The Year of the Runaways
Church Times Bookshop £13.40
ONE of the questions that a novelist faces is how much to tell the reader. Do we need to know the colour of a character’s hair, or the furniture in a room, or the state of the weather? At times, whole cities can be dealt with in a sentence; at others, the precise movements of a leaf are crucial.
In the opening pages of The Year of the Runaways, Sunjeev Sahota tells us about a poster map of the world, with cigarette holes burnt in it. This detail evokes the entire world of the four runaways of the title: dreams of redemptive journeys and stubbed-out endings.
The Britain that Sahota evokes is a world away from the one that most of us inhabit. This is “immigration Britain”, with survival wages in the shadow economy, building sites, prostitutes operating in garden sheds, fried-chicken joints, and sewer cleaning. In this Britain, there are no red pillar-boxes, and very few white people at all.
It is this country that becomes home to three Indian men who arrive, illegally and legally, in search of work, and a solution to the problems left behind at home. The fourth runaway is Narinder, a middle-class British Sikh girl locked into a world of religious duty and family honour.
Sentences such as this — “The yellow Buddha in its restaurant window looked sinister and on the other side of the road a man shouted at a cashpoint” — provide just enough detail for us to build this appalling version of Britain in our minds. The result is at the same time strange and recognisable, like somewhere we know but would rather ignore.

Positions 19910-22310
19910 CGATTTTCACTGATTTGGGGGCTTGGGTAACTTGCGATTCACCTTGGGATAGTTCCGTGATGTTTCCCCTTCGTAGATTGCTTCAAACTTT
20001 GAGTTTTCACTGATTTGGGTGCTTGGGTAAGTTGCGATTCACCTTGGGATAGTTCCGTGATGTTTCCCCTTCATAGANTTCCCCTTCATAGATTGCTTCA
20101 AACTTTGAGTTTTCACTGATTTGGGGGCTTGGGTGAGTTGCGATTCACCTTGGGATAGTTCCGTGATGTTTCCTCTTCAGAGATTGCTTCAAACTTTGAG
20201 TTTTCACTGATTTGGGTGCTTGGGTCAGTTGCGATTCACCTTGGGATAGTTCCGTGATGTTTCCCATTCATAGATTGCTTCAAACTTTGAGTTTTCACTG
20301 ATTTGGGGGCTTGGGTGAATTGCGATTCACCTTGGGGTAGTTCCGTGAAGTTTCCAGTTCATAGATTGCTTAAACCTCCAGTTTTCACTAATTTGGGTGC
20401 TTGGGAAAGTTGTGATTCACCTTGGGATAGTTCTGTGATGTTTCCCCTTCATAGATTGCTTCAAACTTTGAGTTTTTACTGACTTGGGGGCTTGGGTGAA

Without ever giving us a lecture, or even a hint of social commentary, Sahota manages to write a biting social novel that is expert at cataloguing cruelty. This is social and economic cruelty, where there are victims but few obvious villains. In this way, Sahota avoids crude allocations of blame: morality is complex, layered, and often intractable.
Sahota leaves us to ponder whether Narinder’s father is more cruel for expecting her to uphold his honour, or whether Narinder is more cruel in disgracing her father by running away to follow her naïve ideas of religious duty.
But Sahota leaves us in no doubt that the caste system is both cruel and responsible for endless human miseries. Equally merci-less are the economic and social conditions of the runaways in Britain. Sahota never asks who is responsible for “immigration Britain”: he simply lays it out, and leaves us to consider the questions of blame and accountability
Sahota follows with deep compassion, and without judgment, the separate stories of each main character. This compassion is infectious, and we soon find ourselves caring deeply about them, often caring equally for those poised on opposite sides of a moral dilemma.
I wondered whether Sahota would be able to draw these stories to a satisfying conclusion. I was not disappointed with the ending, which was as accomplished as everything else in this brilliant work of fiction.
The Revd Dr Hugh Rayment-Pickard is a co-founder of the charity IntoUniversity.